The brighter() method creates a new Color that is somewhat brighter than the current color. This method is useful if you want to highlight something on the screen.

NOTE:

Black does not get any brighter.

public Color darker ()

The darker() method returns a new Color that is somewhat darker than the current color. This method is useful if you are trying to de-emphasize an object on the screen. If you are creating your own Component, you can use a darker() Color to mark it inactive.

Color properties

Color properties are very similar to Font properties. You can use system properties (or resource files) to allow users to select colors for your programs. The settings have the form 0xRRGGBB, where RR is the red component of the color, GG represents the green component, and BB represents the blue component. 0x indicates that the number is in hexadecimal. If you (or your user) are comfortable using decimal values for colors (0x112233 is 1122867 in decimal), you can, but then it is harder to see the values of the different components.

NOTE:

The location of the system properties file depends on the run-time environment and version you are using. Ordinarily, the file will go into a subdirectory of the installation directory or, for environment's where users have home directories, in a subdirectory for the user. Sun's HotJava, JDK, and appletviewer tools use the properties file in the .hotjava directory.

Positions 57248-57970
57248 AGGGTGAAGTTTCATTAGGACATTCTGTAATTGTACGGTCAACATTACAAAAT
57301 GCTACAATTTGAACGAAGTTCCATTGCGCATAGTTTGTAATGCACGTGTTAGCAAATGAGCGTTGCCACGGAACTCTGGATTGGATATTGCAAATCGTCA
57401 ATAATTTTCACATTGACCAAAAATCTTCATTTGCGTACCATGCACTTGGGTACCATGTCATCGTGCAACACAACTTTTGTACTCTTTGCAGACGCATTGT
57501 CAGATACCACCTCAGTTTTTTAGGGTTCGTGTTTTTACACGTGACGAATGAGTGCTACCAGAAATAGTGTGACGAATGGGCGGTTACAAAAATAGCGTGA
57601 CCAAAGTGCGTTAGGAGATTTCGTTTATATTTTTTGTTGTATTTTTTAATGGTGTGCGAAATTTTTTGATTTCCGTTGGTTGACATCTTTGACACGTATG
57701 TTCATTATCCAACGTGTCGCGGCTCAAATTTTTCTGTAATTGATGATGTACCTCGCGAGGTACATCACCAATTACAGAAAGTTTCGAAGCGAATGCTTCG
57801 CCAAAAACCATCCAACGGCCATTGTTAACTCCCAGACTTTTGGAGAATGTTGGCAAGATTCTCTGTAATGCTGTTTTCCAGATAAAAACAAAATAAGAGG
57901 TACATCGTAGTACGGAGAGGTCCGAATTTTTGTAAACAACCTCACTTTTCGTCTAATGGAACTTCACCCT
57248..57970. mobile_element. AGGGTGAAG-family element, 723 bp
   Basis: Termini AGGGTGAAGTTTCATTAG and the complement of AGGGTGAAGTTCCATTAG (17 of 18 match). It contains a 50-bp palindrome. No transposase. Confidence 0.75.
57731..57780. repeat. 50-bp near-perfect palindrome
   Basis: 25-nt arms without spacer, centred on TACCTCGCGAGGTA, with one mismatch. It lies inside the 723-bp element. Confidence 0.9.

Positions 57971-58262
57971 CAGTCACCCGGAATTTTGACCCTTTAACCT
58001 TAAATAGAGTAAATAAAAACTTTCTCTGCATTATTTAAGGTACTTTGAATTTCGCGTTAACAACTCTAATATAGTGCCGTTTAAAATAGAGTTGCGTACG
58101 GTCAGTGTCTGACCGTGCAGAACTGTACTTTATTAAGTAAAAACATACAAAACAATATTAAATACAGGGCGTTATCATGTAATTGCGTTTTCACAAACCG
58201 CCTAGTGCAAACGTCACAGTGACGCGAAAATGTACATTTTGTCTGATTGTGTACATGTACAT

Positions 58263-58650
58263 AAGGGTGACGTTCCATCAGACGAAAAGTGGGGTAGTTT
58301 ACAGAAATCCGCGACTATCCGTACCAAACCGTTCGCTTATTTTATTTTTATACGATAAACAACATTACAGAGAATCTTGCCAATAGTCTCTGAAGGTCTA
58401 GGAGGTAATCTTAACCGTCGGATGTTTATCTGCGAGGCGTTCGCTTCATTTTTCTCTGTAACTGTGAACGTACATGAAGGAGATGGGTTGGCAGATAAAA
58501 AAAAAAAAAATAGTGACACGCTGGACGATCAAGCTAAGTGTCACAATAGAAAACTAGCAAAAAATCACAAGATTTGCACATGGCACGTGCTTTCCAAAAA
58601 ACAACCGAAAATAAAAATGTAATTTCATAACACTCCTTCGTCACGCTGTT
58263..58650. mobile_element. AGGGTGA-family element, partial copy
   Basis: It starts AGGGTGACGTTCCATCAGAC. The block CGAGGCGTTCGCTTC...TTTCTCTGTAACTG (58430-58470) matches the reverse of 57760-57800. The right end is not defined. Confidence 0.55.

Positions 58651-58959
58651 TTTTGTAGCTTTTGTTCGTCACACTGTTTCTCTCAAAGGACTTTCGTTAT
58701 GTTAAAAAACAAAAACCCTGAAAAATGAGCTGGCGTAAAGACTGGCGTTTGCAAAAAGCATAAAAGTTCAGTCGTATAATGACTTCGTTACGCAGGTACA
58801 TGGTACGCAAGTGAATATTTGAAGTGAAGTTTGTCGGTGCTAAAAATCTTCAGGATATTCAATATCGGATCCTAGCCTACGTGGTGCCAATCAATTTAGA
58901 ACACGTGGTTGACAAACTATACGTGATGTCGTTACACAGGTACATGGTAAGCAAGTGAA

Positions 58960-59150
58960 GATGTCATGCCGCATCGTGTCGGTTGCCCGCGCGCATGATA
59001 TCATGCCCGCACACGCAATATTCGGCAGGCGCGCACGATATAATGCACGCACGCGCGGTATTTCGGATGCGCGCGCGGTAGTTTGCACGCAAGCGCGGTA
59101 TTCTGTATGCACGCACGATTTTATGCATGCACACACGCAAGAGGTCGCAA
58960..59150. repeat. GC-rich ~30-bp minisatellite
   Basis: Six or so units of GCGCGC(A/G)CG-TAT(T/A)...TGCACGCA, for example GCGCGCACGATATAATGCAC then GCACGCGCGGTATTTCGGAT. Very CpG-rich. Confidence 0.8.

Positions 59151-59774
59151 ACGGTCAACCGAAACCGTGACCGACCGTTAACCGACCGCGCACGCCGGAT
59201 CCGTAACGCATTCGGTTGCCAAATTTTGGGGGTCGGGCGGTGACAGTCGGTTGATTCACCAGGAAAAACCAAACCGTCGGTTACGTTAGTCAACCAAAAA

Most browsers do not permit modifying properties, so there is no file.

Java 1.1 adds the idea of "resource files," which are syntactically similar to properties files. Resource files are then placed on the server or within a directory found in the CLASSPATH. Updating the properties file is no longer recommended.

For example, consider a screen that uses four colors: one each for the foreground, the background, inactive components, and highlighted text. In the system properties file, you allow users to select colors by setting the following properties:

myPackage.myClass.foreground
myPackage.myClass.background
myPackage.myClass.inactive
myPackage.myClass.highlight

One particular user set two:

myPackage.myClass.foreground=0xff00ff        #magenta
myPackage.myClass.background=0xe0e0e0        #light gray

These lines tell the program to use magenta as the foreground color and light gray for the background. The program will use its default colors for inactive components and highlighted text.

public static Color getColor (String name)